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Tuesday, June 28, 2011

Jefferson Island Rookery

My wife, grandson and I took a trip to Jefferson Island Rookery recently to see what was up with the birds in the Rookery.

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The setting sun nicely lit a white juvenile Little Blue Heron hanging around in the trees.

This first year Little Blue Heron transitioning into adult-like plumage was a different looking bird and certainly cool to witness.
A Cattle Egret landed in a tree and added his stick to his nest.

This Cattle Egret in his magnificent breeding plumage was continually hounded for food by his chicks.

'Golden Hour' placed a golden glow on this Cattle Egret as he set on the edge of a tree limb.

The baby Roseate Spoonbills were just plain cute with their little spatula beaks.

An adult Roseate Spoonbill showed himself on the edge of a limb later in the day.

My wife and I had a great time observing the variety of birds and chicks and look forward to going back one day next year.

Thursday, June 23, 2011

Prothonotary Warbler

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Do you recognize this bird? It showed up about a week ago in a swampy area transforming into its adult plumage.

Once its transition is complete it will look like this. One of its parents was close by. This brilliant yellow bird is always a pleasure to see and is a striking sight in the Louisiana swamps.

Wednesday, June 15, 2011

Kistatchie's Red-Cockaded Woodpecker

Skilled birder Steve Shively put us on some of Kisatchie's endangered Red-Cockaded Woodpeckers. A Bachman's Sparrow, Prairie Warbler, and  Brown-Headed Nuthatch were in the area, all of which were firsts for me.

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A Bachman's Sparrows was sitting on a vine singing away in the open Piney Wood's area.

The harsh, hilarious songs of the Yellow Breasted Chats broke the silence in the Piney Woods.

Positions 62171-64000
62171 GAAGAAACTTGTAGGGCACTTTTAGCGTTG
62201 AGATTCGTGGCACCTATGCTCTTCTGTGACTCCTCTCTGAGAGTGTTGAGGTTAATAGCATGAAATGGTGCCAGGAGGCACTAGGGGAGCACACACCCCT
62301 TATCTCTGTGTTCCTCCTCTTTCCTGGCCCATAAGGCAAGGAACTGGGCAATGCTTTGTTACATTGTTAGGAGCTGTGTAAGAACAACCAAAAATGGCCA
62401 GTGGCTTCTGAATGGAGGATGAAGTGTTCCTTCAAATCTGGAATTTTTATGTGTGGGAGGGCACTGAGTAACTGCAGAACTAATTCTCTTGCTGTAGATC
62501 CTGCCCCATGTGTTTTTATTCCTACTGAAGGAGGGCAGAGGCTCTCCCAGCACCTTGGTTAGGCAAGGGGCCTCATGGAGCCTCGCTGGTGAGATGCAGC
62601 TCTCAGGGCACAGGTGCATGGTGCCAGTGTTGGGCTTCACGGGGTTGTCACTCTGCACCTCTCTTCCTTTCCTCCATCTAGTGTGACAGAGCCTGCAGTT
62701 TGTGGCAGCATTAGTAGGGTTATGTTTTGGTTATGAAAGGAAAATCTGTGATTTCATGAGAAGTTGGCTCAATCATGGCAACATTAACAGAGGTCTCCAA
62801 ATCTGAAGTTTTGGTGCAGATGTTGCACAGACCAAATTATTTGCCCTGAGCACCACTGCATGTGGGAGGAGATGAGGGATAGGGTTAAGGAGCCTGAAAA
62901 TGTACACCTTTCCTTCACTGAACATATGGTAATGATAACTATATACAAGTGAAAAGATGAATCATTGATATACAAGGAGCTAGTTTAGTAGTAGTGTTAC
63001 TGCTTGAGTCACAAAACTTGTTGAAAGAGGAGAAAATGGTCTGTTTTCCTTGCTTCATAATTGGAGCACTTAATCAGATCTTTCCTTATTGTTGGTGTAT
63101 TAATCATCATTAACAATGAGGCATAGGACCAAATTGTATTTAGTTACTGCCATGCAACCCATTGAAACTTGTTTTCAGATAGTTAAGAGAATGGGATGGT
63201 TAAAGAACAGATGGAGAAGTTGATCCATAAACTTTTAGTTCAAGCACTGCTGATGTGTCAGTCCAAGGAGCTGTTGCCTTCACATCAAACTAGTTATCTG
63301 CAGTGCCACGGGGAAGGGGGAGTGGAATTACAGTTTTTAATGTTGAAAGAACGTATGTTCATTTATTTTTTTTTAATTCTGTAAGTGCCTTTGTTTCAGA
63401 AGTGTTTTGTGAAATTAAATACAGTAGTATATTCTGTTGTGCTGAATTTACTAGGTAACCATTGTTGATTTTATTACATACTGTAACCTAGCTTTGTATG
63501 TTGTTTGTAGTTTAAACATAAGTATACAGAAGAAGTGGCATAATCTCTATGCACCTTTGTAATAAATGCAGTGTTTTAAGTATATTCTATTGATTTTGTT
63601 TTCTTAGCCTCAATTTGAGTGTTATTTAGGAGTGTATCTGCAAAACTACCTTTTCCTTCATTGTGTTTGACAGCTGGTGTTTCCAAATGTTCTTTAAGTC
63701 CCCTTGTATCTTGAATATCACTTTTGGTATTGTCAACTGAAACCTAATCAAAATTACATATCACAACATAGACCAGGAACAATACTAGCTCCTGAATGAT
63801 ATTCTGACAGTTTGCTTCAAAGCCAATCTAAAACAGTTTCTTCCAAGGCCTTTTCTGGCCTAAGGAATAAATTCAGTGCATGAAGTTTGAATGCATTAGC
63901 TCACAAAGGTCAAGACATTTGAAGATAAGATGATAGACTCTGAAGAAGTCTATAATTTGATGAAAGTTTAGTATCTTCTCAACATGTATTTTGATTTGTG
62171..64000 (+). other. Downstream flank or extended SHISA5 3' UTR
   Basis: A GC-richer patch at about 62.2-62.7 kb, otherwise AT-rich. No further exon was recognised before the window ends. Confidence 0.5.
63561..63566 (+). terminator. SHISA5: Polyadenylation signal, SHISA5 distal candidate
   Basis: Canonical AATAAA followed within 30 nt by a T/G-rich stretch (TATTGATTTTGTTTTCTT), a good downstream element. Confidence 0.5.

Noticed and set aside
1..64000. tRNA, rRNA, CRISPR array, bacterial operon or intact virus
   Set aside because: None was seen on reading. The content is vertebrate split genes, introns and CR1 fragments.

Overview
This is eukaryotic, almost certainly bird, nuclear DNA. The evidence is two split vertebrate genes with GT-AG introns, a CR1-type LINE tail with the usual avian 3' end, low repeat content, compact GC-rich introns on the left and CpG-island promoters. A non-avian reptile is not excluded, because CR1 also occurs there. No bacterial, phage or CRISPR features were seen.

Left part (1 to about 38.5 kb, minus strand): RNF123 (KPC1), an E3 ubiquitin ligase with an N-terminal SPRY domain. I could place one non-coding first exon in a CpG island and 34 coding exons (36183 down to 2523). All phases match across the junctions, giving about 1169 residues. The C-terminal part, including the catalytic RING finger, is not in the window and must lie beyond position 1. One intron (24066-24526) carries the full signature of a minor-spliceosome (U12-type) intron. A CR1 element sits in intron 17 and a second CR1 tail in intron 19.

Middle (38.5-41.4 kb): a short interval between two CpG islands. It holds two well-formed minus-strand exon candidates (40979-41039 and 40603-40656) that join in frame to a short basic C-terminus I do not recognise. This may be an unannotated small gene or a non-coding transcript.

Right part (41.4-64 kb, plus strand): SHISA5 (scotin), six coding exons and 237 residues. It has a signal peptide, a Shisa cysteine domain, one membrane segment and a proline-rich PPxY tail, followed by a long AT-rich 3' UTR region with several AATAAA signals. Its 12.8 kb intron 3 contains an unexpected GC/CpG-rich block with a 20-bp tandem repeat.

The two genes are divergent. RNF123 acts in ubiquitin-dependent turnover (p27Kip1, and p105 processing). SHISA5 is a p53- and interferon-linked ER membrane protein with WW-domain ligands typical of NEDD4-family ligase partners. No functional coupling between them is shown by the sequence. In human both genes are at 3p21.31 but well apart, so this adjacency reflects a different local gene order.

It was a delight to see the endangered Red-Cockaded Woodpeckers. The thin line of red plumage behind his eye identifies him as a male.

A hat's off to the personnel at Kisatchie for doing an excellent job managing this endangered species.

A closer look.at the thin red line behind his eye between the black and white plumage.

A Prairie Warbler was a first for me. This little guy was singing his little heart out in a pine tree close by.

Here he is again perched on a limb.

Some Brown-Headed Nuthatches were seen in the area but never came into camera range. It's always great to add new species to one's list.

Tuesday, June 7, 2011

The Peveto Beach Surf Scoter

The Peveto Beach Surf Scoter reported on labird was not breeding in Canada or Alaska and was still present this morning. It was loafing around in the surf inside the barrier rocks almost even with the eastern boundary of the Santuary. It didn't seem disturbed at all by my presence.

Its multi-colored orange, yellow and white bill with a black circular spot was remarkable and a sight to see. I'm not certain why it doesn't have the white patch on its forehead and on the nape of his neck typical of male Surf Scoters but there must be an explanation. Regardless, it was a pleasure to see such a sea duck and obtain a picture for our fine group of labirders to see.

The dark area at the top of the picture is the barrier rocks just off the beach.

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